Back to Basics: Variations in Air Travel

This month, we are continuing with going back to the basics, reinforcing principles and filling in some gaps in learning. As an educated travel professional, part of your role is to save travelers time and money and to provide peace of mind. So, it’s important to revisit foundational concepts from time to time.

If you need to start building a solid foundation on the critical areas all travel professionals must have to be successful, check out The Travel Institute’s Travel Introductory Program, the TRIPKIT℠

One area the TRIPKit covers is air travel. If you are a leisure agent, this might be an area you don’t focus on much; on the other hand, if you handle corporate travel, air is the holy grail. Nonetheless, a true travel professional should have overall knowledge of all aspects of the industry. While some can speak in fluent code (i.e., I logged into the GDS and xld the last leg from BOS to MSP), most simply need to understand the terminology used by travel professionals when discussing air travel. For example, what is the difference between types of flights and types of journeys?

Types of Flights

For most people traveling by air, the only thing that matters is that their flight is safe, on time, and as fast and simple as possible. The simplicity of a flight depends on the stops. A stop occurs whenever a plane lands, and there are different types. A connection is a stop that occurs when the passenger gets off a plane with the sole purpose of boarding another plane. A stopover is a planned break in a journey. Stops count as stopovers whenever the traveler stays at a domestic location for more than four hours—or, for international flights, 24 hours—unless no flight to the destination is available on that airline. If such a flight is available, the passenger must take the next available flight to avoid paying for a stopover.

Depending on the stops involved, travelers might take three different types of one-way flights.

  • A nonstop flight has no intermediate stops.
  • A connecting flight has a stop that requires the passenger to change planes.
  • A direct, or through, flight can have one or more stops at which the passenger does not have to change planes (i.e., a WN flight from PVD-PHX could have a stop in HOU; in this case, the passenger does not have to leave the plane in HOU and continue on to PHX). In some cases, however, some so-called direct flights change aircraft at the stop, requiring passengers to switch planes, even though these flights are not listed as connecting flights but rather as a “change of equipment.” The government requires that clients be notified in writing when a flight with a change in aircraft is listed as direct. This usually is indicated on the client’s itinerary.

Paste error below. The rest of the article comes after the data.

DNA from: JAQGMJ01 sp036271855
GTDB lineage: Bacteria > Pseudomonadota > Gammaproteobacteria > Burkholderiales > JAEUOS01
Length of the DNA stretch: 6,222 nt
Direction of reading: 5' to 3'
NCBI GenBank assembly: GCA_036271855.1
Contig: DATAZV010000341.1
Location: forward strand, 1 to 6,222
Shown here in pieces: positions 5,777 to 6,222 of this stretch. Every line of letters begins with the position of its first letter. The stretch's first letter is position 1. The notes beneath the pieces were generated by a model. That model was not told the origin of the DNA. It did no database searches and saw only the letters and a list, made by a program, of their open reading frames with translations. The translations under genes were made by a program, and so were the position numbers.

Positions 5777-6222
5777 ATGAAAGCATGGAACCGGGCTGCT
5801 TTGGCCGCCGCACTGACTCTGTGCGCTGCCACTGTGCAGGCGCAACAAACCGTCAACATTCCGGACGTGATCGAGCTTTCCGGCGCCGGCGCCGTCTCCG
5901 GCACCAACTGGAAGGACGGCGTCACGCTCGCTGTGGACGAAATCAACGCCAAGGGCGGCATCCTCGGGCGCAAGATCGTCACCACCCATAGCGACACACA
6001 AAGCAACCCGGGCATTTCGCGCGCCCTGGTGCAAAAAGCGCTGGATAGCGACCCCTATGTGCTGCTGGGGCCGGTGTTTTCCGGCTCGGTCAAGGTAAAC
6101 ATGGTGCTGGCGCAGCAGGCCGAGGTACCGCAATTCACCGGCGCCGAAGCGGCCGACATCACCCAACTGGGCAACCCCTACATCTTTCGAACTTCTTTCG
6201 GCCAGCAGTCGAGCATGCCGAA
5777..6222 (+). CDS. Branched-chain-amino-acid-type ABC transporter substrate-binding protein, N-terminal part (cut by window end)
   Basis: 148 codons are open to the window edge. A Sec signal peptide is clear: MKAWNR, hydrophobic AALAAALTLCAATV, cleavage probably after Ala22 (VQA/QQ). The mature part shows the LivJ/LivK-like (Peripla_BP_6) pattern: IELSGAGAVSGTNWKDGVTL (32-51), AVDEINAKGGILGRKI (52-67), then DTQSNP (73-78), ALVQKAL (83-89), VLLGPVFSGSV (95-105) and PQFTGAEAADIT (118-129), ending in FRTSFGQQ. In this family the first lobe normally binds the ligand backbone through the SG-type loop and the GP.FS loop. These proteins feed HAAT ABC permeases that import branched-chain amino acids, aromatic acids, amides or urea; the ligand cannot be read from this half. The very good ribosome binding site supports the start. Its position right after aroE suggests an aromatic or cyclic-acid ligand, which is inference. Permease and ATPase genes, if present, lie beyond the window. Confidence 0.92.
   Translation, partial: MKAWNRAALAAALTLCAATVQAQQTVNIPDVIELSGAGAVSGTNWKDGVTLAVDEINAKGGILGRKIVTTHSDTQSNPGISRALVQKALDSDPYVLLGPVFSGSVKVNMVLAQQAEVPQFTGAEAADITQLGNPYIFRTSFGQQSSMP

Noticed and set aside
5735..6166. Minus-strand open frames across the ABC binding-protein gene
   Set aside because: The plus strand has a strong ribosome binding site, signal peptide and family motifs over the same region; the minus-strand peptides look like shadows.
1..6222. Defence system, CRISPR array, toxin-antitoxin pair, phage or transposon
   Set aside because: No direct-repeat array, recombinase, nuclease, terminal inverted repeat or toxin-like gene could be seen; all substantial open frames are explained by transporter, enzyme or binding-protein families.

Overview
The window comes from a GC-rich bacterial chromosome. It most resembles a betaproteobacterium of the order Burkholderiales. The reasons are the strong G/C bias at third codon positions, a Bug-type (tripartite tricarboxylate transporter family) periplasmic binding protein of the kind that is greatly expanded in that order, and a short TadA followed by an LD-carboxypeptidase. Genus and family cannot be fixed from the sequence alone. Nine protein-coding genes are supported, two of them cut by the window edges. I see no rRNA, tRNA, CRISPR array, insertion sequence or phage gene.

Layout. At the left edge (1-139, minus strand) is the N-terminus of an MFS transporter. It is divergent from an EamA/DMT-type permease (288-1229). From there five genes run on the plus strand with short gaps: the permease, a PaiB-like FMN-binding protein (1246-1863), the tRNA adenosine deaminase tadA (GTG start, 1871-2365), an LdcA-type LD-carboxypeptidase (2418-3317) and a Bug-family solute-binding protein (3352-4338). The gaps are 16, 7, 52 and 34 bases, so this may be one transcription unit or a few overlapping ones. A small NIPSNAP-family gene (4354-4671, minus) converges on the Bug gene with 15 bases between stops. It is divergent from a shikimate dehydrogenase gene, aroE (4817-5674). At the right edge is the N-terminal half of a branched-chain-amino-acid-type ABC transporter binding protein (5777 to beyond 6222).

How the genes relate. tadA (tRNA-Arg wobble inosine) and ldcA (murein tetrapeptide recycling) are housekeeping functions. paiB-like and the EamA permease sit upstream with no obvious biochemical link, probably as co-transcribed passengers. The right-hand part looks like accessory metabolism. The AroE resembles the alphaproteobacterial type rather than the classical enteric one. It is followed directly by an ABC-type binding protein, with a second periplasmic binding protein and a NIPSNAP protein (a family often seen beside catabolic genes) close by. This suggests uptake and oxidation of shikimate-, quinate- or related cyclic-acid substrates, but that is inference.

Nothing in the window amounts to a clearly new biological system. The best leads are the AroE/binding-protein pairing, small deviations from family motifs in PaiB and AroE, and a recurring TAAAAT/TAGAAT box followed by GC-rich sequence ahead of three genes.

Airlines often will list a direct flight that requires a change of equipment; that means it really is a connecting flight. In other words, a direct flight can be a nonstop flight or a flight that makes stops en route to a destination. Many clients use the term direct for non-stop, it always is important to advise a customer if a direct flight is not a non-stop. Often, a connection can be faster than a direct flight that makes three or more stops en route to the destination.

Types of Journeys

No matter the type of flight, travelers always will take four basic types of journeys:

  • A one-way trip is a journey from an originating city to a destination city, with no return to the origin. The journey may be made on one or more flights and may or may not require the passenger to change planes.
  • A round-trip is a journey that returns to the city where it began, without additional stopovers. Thus, the ultimate destination is the originating city, with the same route used going and coming.
  • A circle trip is like a round-trip except that the route on the return trip differs from the route on the outgoing trip. The journey involves two or more stopovers and returns to the originating city.
  • An open-jaw trip is like a round-trip except that the passenger either: (1) returns to a city different from the point of origin, or (2) departs for the return trip from a city other than the original destination. For example, a passenger might go from Seattle to Boston by plane, then to New York by car, and then return to Seattle by plane from New York. Thus, the traveler uses some form of transportation in addition to air.
  • A double open-jaw trip often is found in itineraries where there is more than one airport in a city. One example is Oakland to La Guardia, returning Newark to San Francisco. Some international airlines allow an APEX (Advance Purchase Excursion) fare with a double open-jaw, such as San Francisco to Frankfurt, returning from Munich to Los Angeles.

As you can see, air can be complex. Whether or not you sell much air, it is important that you have a basic understanding of what it all means. In general, we recommend that agents avoid the overuse of industry jargon. However, the use of proper and specific industry terms is critical when explaining important distinctions like these to your clients or colleagues alike.